I know that for two-tier authorities such as mine, most of the practical burden of dealing with flooding falls on district councils, not the county councils, which are the authorities for the purposes of the Bill. I pay tribute to the staff of Wychavon district council who did so much three years ago. They gave up their Easter break and worked tirelessly to run welfare centres, open rest centres, clean up the mess, arrange for dehumidifiers, certify whether food was fit for human consumption, examine the structural stability of buildings, check electricity supplies—particularly in touring caravan parks—deal with fallen trees and so on.

As Carl Craney, the head of housing and engineering services at Wychavon, told me today:

Certainly, district councils are not rewarded by the Government for the work that they do to plan for emergencies—that function is reserved for the county council. We owe it to counties such as mine that have suffered so disastrously to ensure that flooding arrangements are properly co-ordinated.

The county council produced a report. I was not sure about that, as I thought that perhaps the district council should do so, but never mind. It dealt with a flooding emergency in my county last year, asking,

The first recommendation was

It was made by the then Liberal and Labour-controlled council, but it seems that the Government are ignoring it.

Apart from flooding, I want to mention other regular issues that are now of increasing concern. I talked about my tier 1 COMAH sites, which need to be properly

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controlled and monitored. Proper rehearsals should be held for the kind of eventualities that we might face. To give the House an idea of the kind of site that I am talking about, I should add that I am delighted to have Royal Ordnance at Summerfield in my constituency. It makes rocket motors for a wide range of defence purposes. It is bidding for a new contract—I was lobbied by it only today—and I hope that it gets it. Rocket motors are dangerous things. Huge amounts of explosive and inflammable material are held at the site. It is important that my county has the resources to ensure that such issues are properly addressed.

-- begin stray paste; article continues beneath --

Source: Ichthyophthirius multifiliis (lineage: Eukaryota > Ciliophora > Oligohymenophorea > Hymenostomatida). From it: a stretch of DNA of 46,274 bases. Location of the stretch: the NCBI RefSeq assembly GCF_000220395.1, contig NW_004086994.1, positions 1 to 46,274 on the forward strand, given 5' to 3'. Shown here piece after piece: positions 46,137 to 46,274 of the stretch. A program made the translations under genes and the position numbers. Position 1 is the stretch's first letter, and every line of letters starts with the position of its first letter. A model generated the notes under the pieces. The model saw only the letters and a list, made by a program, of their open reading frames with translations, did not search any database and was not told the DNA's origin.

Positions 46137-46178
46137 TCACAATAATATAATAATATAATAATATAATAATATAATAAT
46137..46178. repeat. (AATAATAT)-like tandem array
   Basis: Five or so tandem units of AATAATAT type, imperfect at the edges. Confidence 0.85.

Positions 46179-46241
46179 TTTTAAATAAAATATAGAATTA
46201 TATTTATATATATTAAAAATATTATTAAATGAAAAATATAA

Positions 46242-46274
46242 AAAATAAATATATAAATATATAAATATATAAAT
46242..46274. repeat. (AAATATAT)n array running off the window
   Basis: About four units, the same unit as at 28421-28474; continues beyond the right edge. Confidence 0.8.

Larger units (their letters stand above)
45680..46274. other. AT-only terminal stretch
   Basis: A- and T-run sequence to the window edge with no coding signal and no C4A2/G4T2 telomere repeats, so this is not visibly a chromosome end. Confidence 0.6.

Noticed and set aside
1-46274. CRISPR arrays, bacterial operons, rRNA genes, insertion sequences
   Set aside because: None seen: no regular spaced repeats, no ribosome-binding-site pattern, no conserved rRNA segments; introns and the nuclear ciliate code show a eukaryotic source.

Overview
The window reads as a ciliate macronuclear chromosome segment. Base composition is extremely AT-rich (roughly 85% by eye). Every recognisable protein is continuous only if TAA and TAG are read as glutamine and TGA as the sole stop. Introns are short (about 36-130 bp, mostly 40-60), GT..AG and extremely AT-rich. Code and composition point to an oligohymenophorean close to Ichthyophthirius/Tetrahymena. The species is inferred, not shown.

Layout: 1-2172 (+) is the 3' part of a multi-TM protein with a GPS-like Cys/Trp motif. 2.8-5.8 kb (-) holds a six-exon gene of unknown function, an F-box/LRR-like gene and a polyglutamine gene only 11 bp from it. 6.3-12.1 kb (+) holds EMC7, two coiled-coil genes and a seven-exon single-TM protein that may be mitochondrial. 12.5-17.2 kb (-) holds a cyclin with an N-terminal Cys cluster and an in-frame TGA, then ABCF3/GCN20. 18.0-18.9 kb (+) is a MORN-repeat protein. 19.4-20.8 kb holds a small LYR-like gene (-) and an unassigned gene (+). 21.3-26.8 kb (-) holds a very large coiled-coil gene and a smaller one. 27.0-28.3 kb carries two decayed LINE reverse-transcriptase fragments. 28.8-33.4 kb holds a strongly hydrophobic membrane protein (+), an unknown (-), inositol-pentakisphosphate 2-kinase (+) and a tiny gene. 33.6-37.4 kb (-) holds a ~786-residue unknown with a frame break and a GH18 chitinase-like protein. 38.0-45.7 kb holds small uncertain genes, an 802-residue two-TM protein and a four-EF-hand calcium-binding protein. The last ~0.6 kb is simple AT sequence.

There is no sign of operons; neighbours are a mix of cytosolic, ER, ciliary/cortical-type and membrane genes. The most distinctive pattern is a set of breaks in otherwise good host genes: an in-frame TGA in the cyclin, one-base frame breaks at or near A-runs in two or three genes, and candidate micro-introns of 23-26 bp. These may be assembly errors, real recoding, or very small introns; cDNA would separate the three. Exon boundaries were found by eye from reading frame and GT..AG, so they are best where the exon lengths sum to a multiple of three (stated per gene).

I had thought that I might talk at length about terrorism, but as others have done so, I merely note that all kinds of new terrorist and broader microbiological risks emerge daily. We have talked about foot and mouth disease, but what other microbiological hazards are evolving to confront us? What new microbiological hazards are being planned by those who do not like our lifestyle or approach, or bear some bizarre grudge against western society? We do not know. The need for emergency planning does not diminish but grows.

I asked my local authority what it thought about the Bill, and I say to the hon. Member for Croydon, Central that this is what Worcestershire county council said. It said that it finds

the Civil Defence (Grant) Bill—

Mr. Nicholas Winterton: My hon. Friend spoke at length about flooding. Does he accept that as well as local authorities—the Bill relates to local authority grants—public utilities should be involved in seeking to create a policy to prevent flooding? At the moment, they cannot take the action that they want to take owing to shortage of money. The village of Eaton in my constituency suffered severe flood damage and danger to health from sewage. Such issues are involved in this debate.

Mr. Luff: I am glad that I gave way to my hon. Friend, as I always am. He makes a powerful point. There is a desperate need to overhaul and reform the structure of flooding policy, which is bewildering and confusing to us all. An earlier Select Committee report found some 240 different authorities and agencies involved in one way or another with flooding issues. The classic division is between the Environment Agency, district councils, county councils and water companies. There is a need to ensure proper co-ordination. That makes the provisions of the Bill so much sadder for me. I am sorry that the Minister has fallen for the line sold by others. I hope that he will listen to the wise words of Worcestershire county council and even at this late stage withdraw the Bill and reintroduce it later as part of a more comprehensive solution to the problems that we face.